The government’s back-of-the-hand treatment of pro-life Canadians stands in stark contrast to the tone it adopts in its efforts to engage China’s communist rulers, something that typically involves a soothing mixture of deference and flattery.


Birds of a Feather

It’s a disconcerting truth that, in both Canada and the United States, personal testimony from influential Catholic politicians helped to normalize and advance pro-abortion policies. New York Governor Mario Cuomo’s 1984 Notre Dame speech on “Religious Belief and Public Morality” offered an argument that is in many ways similar to the “I’m personally against it, but …” rationale used by Canada’s former Prime Minister Pierre Trudeau when he decriminalized abortion in Canada 15 years earlier.

That both men enjoyed reputations for intellectual and moral seriousness allowed them to get away with an argument that is, on closer consideration, intellectually and morally deficient. The notion that a carefully formed conscience is simply an optional accessory that a politician can obligingly set aside, and not something that defines and necessarily guides us, has provided cover for a generation of Catholic lawmakers. And by advancing a politically expedient line on abortion, it has also enabled the steady expansion of the culture of death in both countries.

By a strange coincidence, the sons of both Cuomo and Trudeau are now presiding over the fulfilment of the agenda that their fathers set in motion. Andrew Cuomo, Mario’s son, famously had the Empire State Building lit up in pink to celebrate legislation that brought New York’s abortion regime to, and possibly beyond, the borders of infanticide.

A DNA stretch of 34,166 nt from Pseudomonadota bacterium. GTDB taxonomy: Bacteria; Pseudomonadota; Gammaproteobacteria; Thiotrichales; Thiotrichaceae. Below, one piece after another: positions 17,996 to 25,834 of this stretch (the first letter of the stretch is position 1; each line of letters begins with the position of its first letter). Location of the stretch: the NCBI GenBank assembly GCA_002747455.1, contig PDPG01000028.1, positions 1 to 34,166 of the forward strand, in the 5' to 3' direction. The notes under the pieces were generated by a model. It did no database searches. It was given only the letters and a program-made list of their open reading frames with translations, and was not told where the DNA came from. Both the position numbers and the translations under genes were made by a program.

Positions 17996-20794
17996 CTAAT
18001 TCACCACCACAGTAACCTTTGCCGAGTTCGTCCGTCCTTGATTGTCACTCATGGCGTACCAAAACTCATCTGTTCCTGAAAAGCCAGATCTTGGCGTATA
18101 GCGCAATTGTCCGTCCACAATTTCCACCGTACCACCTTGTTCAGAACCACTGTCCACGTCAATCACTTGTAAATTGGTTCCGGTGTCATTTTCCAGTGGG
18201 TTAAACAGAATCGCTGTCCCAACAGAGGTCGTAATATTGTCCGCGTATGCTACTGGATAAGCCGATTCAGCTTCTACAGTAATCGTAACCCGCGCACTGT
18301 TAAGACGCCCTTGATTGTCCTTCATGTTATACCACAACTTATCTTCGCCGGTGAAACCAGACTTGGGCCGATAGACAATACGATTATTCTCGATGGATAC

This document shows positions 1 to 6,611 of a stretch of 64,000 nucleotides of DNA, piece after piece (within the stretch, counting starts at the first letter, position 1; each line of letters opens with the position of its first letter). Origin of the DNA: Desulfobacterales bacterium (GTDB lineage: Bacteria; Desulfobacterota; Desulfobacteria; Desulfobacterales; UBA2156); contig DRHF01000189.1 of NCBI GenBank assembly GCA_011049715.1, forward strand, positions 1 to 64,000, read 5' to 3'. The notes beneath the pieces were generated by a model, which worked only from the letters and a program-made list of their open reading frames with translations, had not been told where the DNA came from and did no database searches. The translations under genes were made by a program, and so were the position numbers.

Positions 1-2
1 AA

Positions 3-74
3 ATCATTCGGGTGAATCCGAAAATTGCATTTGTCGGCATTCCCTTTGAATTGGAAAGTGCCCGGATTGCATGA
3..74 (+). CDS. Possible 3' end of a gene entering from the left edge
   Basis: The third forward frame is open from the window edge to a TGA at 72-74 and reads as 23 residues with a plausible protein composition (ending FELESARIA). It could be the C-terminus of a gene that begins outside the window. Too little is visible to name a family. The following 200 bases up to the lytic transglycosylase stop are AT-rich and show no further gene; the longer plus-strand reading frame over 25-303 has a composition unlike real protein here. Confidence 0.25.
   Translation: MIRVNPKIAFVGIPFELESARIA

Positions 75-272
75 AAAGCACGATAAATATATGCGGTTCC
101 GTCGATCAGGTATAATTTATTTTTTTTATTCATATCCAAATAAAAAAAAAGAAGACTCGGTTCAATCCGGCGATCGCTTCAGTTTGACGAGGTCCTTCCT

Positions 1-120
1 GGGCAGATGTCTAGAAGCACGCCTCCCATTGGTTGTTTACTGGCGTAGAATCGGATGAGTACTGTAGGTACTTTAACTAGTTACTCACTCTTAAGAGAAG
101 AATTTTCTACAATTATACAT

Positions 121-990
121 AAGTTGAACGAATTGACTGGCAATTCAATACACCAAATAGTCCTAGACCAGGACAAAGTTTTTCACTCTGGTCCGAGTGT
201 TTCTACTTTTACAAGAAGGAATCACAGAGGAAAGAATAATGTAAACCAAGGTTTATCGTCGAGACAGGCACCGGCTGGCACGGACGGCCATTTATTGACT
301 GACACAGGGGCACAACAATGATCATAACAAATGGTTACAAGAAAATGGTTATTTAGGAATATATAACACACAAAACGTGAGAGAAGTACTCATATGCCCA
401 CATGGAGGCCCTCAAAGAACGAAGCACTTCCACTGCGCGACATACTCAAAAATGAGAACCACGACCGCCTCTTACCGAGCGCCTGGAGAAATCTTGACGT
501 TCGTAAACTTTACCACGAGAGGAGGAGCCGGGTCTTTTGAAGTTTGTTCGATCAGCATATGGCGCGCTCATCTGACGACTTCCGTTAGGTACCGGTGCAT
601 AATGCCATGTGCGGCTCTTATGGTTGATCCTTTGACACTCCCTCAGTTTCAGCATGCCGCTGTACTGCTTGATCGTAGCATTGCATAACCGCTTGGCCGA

Not content with simply promoting abortion at home, Justin Trudeau, Pierre’s son, has made the international promotion of abortion an important element of what he refers to as his “feminist” foreign policy. Indeed, when President Trump withdrew U.S. funding for international abortion programs, the younger Trudeau eagerly volunteered Canadian tax dollars to replace it.


Oh, Canada!

Regrettably, the steady coarsening of Canadian life continues. In her recent announcement about assistance to help developing countries respond to COVID-19, Canada International Development Minister Karina Gould explained that the package would also include measures to support “sexual and reproductive health and rights,” which is bureaucratic code for abortion. Sadly, no Canadian media, beyond our struggling pro-life outlets, commented on the terrible irony inherent in a Canadian “gift” that offers healing to one vulnerable population and death to another.

Although it’s easy to feel discouraged by the hostility of what passes for the great and the good in a now deeply secular Canada, the pro-life community is remarkably resilient, even in the face of the added challenges posed by this season of pandemic. Perhaps they know something that others don’t.

In the 17th century, French Recollet missionaries named St. Joseph the patron saint of Canada. As I prepare to participate, even if only virtually, in this year’s March for Life, I am struck by how apt this is, and of how much my beloved but increasingly hard-hearted country needs the patronage of the quiet, humble and ever-faithful protector of the infant Jesus.

Please keep Canada in your prayers!

David Mulroney was Canada’s ambassador to China from 2009-2012.

He served as president and vice-chancellor of the University of St. Michael’s College from 2015-2018.

For more information on Canada’s National March for Life: